The first day I walked into a group of teenagers with some of the ideas I am about to share, I was surprised at the way their eyes lit up and their expression changed. I discovered that through these fun activities, I have been able to reach out to them more and to cause them to open up to me.

It is not a sin to include these activities in your teen and youth group. God is interested in building relationships as He is in getting the word of Grace to them. God thrives in relationship building. There are many ways to pass the gospel message beyond the traditional pulpit method. You can definitely have fun and relax while still passing sharing God’s word.

I have a list of ideas that I will share with you in a moment. Prayerfully let God use that to minister to your teenagers.

1. Story Story.

The leader starts a story in the Bible for instance, the story of Esther, Ruth, David and then stops, and allows the next person to continue the story. He stops and the next person picks it up until the whole story is told. This activity is better carried out with the teens sitting in a circle. One way to allow this work effectively is to give the teenagers a day or two before the meeting to read the story. Let them know ahead that you are going to test them on what they have read.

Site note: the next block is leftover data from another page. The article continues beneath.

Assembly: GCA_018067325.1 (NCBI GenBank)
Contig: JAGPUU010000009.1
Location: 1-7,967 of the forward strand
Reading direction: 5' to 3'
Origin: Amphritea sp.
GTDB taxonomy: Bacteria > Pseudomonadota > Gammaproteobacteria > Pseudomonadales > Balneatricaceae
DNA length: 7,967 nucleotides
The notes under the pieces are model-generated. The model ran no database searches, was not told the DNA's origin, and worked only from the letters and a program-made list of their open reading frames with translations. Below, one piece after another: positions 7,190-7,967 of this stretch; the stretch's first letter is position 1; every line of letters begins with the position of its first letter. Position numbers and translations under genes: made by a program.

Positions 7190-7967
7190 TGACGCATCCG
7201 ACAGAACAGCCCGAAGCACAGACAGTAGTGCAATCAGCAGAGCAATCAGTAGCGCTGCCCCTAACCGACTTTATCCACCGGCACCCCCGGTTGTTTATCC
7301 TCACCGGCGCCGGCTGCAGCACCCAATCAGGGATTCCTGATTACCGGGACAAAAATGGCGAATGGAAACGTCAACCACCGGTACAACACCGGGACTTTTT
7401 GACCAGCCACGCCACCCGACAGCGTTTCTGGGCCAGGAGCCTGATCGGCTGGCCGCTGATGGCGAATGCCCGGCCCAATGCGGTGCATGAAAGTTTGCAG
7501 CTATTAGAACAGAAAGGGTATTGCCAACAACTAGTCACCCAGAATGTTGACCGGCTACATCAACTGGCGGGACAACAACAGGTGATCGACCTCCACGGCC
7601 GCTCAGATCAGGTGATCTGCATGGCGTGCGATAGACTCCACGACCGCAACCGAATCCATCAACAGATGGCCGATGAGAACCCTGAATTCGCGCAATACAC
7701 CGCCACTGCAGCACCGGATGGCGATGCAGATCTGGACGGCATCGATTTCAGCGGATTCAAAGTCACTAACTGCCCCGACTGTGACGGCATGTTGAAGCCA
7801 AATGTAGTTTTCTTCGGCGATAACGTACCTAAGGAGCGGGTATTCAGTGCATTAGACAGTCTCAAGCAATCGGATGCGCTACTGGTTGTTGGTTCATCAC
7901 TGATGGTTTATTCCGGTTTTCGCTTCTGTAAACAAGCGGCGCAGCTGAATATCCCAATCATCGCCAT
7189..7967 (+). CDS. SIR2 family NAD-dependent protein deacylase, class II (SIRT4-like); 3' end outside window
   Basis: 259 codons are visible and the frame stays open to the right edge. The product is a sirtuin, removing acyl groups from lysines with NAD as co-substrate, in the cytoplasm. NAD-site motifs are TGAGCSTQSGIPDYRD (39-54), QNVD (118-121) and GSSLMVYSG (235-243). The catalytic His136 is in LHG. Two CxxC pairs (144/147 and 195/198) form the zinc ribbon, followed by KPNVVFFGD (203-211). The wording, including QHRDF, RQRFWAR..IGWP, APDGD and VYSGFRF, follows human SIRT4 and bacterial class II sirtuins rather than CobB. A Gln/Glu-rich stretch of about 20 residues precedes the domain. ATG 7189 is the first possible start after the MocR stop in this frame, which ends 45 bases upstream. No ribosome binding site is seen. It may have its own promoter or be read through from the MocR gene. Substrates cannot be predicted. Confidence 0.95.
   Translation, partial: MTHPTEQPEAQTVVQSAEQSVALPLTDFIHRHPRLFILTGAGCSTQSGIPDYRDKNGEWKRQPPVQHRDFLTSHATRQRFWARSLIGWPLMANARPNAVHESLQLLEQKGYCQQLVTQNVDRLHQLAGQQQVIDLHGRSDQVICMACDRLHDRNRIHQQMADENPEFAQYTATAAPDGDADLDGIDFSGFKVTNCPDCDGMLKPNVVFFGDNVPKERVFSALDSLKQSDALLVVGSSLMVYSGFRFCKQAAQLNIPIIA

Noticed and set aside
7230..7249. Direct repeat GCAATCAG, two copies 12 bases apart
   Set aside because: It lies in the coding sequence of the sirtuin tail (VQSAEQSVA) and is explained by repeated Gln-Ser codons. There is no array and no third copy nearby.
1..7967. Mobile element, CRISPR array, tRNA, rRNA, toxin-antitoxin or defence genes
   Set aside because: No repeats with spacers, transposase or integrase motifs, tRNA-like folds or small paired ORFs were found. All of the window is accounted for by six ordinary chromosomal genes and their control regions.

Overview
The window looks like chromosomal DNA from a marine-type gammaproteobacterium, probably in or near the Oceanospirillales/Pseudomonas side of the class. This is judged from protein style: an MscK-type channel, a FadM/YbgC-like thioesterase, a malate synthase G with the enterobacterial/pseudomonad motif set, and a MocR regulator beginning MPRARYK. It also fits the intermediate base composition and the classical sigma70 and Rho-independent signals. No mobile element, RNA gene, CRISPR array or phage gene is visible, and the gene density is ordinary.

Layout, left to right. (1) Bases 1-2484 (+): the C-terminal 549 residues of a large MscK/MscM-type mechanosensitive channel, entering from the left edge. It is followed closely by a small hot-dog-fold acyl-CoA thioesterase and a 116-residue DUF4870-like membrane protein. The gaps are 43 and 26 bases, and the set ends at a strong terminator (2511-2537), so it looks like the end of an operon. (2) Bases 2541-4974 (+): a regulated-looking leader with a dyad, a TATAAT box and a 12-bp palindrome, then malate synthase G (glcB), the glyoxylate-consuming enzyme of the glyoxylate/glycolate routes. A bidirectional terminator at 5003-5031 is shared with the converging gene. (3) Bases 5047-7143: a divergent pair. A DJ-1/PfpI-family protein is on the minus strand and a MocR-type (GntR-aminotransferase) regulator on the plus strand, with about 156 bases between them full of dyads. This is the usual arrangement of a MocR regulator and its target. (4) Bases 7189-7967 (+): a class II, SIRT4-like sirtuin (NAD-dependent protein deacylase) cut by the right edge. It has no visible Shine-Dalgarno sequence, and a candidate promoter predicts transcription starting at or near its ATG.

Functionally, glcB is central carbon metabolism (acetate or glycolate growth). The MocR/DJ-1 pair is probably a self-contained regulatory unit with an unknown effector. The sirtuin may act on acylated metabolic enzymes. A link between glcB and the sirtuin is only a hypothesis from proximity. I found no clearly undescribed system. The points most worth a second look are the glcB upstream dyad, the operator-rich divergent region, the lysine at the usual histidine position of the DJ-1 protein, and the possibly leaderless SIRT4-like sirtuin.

2. Scrapbooking.

This is a beautiful idea. I started one with my teens last year but we were not able to complete the project before I left the location. You can do a scrapbook project with your teenagers. Let them get involved in cutting and designing the scrapbook. If none of your teens can draw or design, you can get a professional to make the book while the teens fill out the contents. In my case, to save cost we used different colours of cardboard papers and then cut out shapes from wrapping paper(papers you use to wrap gifts) to decorate the cover of the scrapbook.